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How to Write a Good Performance Evaluation for a Library Staff
Library staff face a daunting task from sorting and organizing books and periodicals to managing media and technological resources. Your library staff's competence can make or break your organization. With a limited payroll budget, you should seek to use performance evaluations to reward and grow good staff and to improve or begin the process of removing poor employees.
Method to the Madness
Your employee evaluation system should be uniform and completely transparent. You should clearly explain your evaluation scoring system and ask for questions and feedback on it from the staff member. Create a numbering system to score the evaluation and use the same system for all employee evaluations. Maintain this system for future evaluations so your staff can see quantified areas of improvement or regression from previous reviews. Separate the review into subheadings such as organizational skills, research savvy or customer service, so you can follow up periodically between reviews.
Cover the Library Job Essentials
All employees should have a job description and a defined set of goals when they join the library staff. This description and goal statement should make up the content of many of the categories that you will review. Your staff goals should not be a list of tasks that can quickly be resolved, but a list of big-picture roles that they should work toward completing. For example, you could set a goal to refresh the technology books and periodicals for graduate-level research, and create a plan to cycle recurring replacements for commonly obsolete items. Much of your evaluation, then, should be an evaluation of your progress toward this replacement plan. Reviewing in this way not only rewards good behavior and corrects poor performance, it provides an incentive to stay on task with large projects.
Cover General Items
Though every type of library employee has a different job description, be sure that your evaluation for every employee covers basics such as attendance, customer service, ability to work in the team and follow-through. These traits are important for a maintenance worker and a head librarian alike. Use library patron feedback as a portion of these scores by creating a satisfaction survey for frequent guests. Employees that are not courteous to your patrons and other employees, even if they perform other aspects of the job well, can harm the reputation of your library.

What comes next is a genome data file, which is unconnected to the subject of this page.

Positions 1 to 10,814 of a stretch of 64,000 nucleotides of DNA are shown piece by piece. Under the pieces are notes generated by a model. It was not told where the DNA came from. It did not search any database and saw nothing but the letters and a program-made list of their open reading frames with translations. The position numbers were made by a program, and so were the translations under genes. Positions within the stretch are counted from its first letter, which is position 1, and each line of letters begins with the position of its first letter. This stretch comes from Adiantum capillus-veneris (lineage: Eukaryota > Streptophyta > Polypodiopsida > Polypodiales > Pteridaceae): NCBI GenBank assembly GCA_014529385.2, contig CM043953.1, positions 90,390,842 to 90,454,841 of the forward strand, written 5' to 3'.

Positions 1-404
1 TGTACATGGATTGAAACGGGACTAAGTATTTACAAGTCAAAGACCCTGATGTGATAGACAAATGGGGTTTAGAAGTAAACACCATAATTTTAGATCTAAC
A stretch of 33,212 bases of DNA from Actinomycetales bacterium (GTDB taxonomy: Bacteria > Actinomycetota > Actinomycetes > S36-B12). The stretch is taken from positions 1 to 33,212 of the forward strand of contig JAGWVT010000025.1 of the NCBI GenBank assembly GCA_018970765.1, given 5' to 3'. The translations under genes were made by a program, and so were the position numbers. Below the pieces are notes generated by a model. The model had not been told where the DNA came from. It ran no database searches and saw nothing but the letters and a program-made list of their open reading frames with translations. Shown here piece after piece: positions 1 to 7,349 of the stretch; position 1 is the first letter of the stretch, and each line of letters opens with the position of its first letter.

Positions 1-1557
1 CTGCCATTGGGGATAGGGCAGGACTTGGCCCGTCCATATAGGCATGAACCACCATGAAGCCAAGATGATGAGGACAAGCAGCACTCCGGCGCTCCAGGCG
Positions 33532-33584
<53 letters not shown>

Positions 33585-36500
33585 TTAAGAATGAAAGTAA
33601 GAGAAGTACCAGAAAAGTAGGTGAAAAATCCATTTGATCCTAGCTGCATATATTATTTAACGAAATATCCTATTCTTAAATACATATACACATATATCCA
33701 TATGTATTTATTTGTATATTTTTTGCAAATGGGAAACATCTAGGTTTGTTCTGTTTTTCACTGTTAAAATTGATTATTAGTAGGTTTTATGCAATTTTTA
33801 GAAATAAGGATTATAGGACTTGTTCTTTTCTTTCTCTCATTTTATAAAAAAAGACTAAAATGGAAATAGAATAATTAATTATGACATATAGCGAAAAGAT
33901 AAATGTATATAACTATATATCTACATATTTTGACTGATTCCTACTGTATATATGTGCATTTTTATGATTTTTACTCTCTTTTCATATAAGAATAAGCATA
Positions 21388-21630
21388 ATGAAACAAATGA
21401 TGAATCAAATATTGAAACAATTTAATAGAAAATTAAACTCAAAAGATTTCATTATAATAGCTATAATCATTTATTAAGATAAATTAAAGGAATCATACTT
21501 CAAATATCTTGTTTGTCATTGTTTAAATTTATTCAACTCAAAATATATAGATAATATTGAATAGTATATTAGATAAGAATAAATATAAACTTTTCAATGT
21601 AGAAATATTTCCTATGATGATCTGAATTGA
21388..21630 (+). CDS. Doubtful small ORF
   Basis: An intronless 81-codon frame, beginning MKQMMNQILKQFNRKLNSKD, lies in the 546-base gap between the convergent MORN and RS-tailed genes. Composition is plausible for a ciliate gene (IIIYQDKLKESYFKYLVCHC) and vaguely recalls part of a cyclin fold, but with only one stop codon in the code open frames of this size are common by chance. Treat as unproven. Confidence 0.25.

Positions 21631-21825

Use Constructive Feedback with Action Items
This evaluation should be an opportunity for your staff member to grow, not merely be an opportunity to give a raise or write up your worker. Evaluate your employees by comparing the current evaluation to his previous ones, not to other employees. Add a section of action items that your employee can begin working on immediately, and praise or correct his progress on these items.
Require Employee Feedback
Every evaluation should allow the one evaluated to reflect on her own performance and to evaluate the organization as a whole. Allow considerable space on a written self-appraisal to offer opinions on these two areas and review what she wrote when performing the face-to-face evaluation. This will also allow you to hear about employee issues, morale problems and other concerns, and to address them as needed. Ask open-ended questions about your organization as a way to evaluate your employee's commitment to improving it. When your employee lists a concern, follow up on it to show that you empathize with her in the situation.
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- ALA Allied Professional Association: Making the Grade: The Elements of an Effective Performance Appraisal
- Las Animas-Bent County Library District: Employee Evaluations for Public Library Staff
- University of Michigan Library: Staff Manual: Performance Review of Librarians
- Infotoday.com: Conducting User Surveys: An Ongoing Information Imperative
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